Riopele anticipates drought scenarios and recovers 450 million litres of water

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The equivalent of 180 Olympic swimming pools

Climate change is a pressing issue impacting community life. In recent years, Europe in particular has been affected by more intense heatwaves and droughts. Aware of this reality and anticipating prolonged water scarcity scenarios, Riopele has been implementing a series of measures aimed at reducing water consumption, increasing the recycling of effluent from production processes, and recovering rainwater. On average, over the past six years, Riopele has recovered 450 million litres of water per year, the equivalent of 180 Olympic swimming pools.

‘Water has been tied to Riopele's history since its inception. In 1927, a young entrepreneur, José Dias de Oliveira, founded Riopele by setting up two looms for fabric production in a watermill located on the banks of the River Pele. The river's water power was the energy source for operating the looms’, recalls Paulo Machado, Director of the Quality, Environment, and Safety Department.

At Riopele, we consider water to be an essential resource and a valuable asset, but one that does not belong to us. It is this awareness of being guardians of a precious and scarce resource that we embed in our sustainability culture.

To minimise environmental impact, Riopele is implementing various water efficiency measures. Significant work has been done in managing and automating water abstraction, monitoring the captured flow rates and the consumption of production equipment, optimising processes, and replacing chemicals used in production to reduce the pollutant load in the generated effluent.

The company is strengthening preventive maintenance measures in water abstraction and identifying potential leaks and losses throughout the entire water supply circuit to prevent water wastage, in addition to focusing on the reuse of rainwater (approximately 8 million litres annually) and acquiring new, more water-efficient equipment.

Another significant measure in force is the use of sensor and online monitoring systems that assist in managing everything from water abstraction to supply, processes, and wastewater management. Paulo Machado emphasises that these measures have been very effective, as water consumption has significantly reduced over the past two years (an average of 12% per year).

To address the recycling of wastewater, Riopele has a Water Treatment Plant (WTP). ‘At the WTP, effluents are treated using advanced technologies that ensure quality for process water, enabling its safe return to the water cycle’, emphasises Paulo Machado.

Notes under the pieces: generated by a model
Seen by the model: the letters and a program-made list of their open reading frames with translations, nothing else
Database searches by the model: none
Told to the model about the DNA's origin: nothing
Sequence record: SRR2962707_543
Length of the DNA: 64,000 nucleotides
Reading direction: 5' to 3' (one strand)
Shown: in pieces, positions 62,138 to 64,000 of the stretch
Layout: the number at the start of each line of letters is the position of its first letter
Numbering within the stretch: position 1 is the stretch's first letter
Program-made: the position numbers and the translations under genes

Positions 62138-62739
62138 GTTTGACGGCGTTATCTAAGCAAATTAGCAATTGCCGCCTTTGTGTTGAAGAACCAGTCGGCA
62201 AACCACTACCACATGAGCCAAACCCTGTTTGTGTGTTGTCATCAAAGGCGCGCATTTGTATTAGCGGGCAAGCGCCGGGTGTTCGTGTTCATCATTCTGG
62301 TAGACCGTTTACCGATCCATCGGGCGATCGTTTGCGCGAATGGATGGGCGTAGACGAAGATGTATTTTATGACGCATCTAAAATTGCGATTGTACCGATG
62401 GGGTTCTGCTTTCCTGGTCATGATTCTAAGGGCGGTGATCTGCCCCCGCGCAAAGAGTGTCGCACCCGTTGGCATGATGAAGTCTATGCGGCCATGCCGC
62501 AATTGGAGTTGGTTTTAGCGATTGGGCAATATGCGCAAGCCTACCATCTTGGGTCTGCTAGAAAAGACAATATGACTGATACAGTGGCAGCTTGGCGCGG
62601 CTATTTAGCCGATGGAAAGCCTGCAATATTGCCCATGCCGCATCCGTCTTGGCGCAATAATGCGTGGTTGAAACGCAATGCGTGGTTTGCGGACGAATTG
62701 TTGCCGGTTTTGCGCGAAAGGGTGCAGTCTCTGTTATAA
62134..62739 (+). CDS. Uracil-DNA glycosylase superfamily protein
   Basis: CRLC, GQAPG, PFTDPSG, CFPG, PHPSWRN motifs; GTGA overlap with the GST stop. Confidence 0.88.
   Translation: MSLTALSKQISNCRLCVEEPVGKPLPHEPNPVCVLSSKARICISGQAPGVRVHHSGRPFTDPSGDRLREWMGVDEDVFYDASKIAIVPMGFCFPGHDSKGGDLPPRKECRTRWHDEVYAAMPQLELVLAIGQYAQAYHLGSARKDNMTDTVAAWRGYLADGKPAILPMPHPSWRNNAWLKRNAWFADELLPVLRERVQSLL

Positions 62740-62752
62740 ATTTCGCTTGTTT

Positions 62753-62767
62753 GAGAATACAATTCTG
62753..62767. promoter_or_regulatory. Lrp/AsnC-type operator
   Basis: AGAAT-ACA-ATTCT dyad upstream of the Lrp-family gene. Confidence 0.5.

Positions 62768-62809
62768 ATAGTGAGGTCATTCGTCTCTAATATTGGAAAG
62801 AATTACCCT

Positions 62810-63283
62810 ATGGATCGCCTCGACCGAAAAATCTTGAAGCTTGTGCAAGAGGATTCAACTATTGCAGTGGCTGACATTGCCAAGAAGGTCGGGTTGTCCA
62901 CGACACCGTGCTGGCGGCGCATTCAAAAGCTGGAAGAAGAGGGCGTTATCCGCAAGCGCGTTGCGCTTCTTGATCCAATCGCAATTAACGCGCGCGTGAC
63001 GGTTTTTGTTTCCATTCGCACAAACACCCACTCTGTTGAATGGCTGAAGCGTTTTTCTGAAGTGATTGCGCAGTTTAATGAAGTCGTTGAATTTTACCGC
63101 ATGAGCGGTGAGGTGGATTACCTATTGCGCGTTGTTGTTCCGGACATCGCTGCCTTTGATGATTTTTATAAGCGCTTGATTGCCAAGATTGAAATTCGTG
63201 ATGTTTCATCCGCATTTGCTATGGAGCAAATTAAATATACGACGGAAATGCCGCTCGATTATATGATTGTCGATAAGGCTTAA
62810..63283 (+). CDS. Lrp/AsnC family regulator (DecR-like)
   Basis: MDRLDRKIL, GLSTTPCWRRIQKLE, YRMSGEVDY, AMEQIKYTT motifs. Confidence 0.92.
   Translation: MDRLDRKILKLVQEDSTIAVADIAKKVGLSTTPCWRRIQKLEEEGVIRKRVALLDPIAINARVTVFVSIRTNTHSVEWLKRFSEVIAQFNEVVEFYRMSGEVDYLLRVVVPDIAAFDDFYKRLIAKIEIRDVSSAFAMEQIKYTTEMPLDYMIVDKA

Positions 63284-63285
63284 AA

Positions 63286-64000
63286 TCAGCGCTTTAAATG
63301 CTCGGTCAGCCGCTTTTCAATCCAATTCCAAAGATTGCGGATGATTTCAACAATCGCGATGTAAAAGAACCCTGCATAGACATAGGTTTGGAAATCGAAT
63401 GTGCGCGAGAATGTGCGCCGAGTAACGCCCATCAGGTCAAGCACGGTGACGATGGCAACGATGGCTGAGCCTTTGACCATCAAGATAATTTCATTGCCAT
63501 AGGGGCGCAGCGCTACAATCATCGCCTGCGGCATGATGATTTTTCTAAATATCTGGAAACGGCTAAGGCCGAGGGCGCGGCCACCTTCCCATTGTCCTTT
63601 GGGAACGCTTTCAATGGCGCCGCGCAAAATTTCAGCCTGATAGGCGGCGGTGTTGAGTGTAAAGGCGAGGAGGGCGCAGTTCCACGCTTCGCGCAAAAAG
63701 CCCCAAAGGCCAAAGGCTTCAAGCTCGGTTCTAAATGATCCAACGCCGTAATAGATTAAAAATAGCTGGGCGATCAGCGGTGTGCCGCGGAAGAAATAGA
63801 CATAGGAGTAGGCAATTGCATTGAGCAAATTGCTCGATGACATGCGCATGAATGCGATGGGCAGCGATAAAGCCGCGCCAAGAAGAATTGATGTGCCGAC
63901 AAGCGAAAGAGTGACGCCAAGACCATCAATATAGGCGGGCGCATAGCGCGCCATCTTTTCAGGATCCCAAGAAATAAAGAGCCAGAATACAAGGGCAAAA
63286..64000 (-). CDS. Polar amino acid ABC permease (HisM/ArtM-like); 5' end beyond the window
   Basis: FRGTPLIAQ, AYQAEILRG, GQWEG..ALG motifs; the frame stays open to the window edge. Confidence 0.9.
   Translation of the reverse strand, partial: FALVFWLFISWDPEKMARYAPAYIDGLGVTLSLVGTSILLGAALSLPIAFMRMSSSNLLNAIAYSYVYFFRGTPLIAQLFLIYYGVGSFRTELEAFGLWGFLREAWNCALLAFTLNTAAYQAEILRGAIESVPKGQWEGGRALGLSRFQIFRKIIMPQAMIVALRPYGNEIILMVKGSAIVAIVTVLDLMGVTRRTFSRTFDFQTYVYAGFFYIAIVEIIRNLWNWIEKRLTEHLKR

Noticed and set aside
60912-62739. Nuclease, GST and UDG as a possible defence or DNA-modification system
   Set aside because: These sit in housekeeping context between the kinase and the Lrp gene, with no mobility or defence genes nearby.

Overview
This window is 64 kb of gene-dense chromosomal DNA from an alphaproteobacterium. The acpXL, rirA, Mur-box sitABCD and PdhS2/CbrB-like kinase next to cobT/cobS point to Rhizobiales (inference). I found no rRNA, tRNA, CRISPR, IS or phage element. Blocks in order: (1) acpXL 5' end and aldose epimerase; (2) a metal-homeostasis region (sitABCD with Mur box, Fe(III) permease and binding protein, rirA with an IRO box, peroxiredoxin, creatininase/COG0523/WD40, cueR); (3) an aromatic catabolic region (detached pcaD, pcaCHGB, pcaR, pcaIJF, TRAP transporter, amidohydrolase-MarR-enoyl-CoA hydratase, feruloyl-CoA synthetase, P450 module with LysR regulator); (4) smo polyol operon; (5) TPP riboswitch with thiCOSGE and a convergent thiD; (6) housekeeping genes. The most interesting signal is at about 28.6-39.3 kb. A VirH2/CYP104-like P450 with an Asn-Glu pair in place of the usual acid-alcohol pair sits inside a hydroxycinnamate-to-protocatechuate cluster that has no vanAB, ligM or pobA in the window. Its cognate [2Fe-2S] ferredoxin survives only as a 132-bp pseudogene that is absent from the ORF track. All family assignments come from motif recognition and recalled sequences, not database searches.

In 2023, Riopele recovered 52% of the water from wet production processes. From 2000 to 2023, approximately 8.8 million cubic metres of water were recovered, equivalent to savings of around 2.5 million euros for the company.

As part of its responsible effluent management, Riopele has voluntarily adhered to the ZDHC Wastewater Guidelines. By doing so, the company aims to identify and eliminate the use of hazardous chemicals, following these universally recognised standards for effluent monitoring and control, and demonstrating a commitment to transparency.

Paulo Machado recalls that ‘2023 was a year of severe drought, and for the first time since we connected to the public water network, our industrial process used no public water, demonstrating our commitment to responsible water management. This result has a very significant economic and environmental impact for the company’.

Additionally, ‘customer demands and constant changes in national and international legislation and standards, which may result in challenging environmental targets, the rising costs and fees associated with water consumption, restrictive changes to the current situation regarding the application of Best Available Techniques (BAT), and non-compliance with quality requirements for industrial processes, are other risk factors that are well addressed in the company's management’.

Meanwhile, Riopele is finalising new investments, including the creation of a new water supply line for production processes to improve water quality and eliminate potential contamination sources. Similarly, the purchase of a washing machine for the Finishing Department (expected water consumption reduction of about 30% compared to current equipment) and sensors to characterise water/effluent quality are underway, as well as the conduction of a project study involving different water treatment technologies that foresees increased recovery of effluent from the production process (Lusitanos Project, supported by the PRR).

Also as part of the Recovery and Resilience Programme, the GIATEX Project (Intelligent Water Management) is currently underway, aiming to develop a set of tools that enable the company to reduce specific water consumption and support decision-making regarding the final destination of water.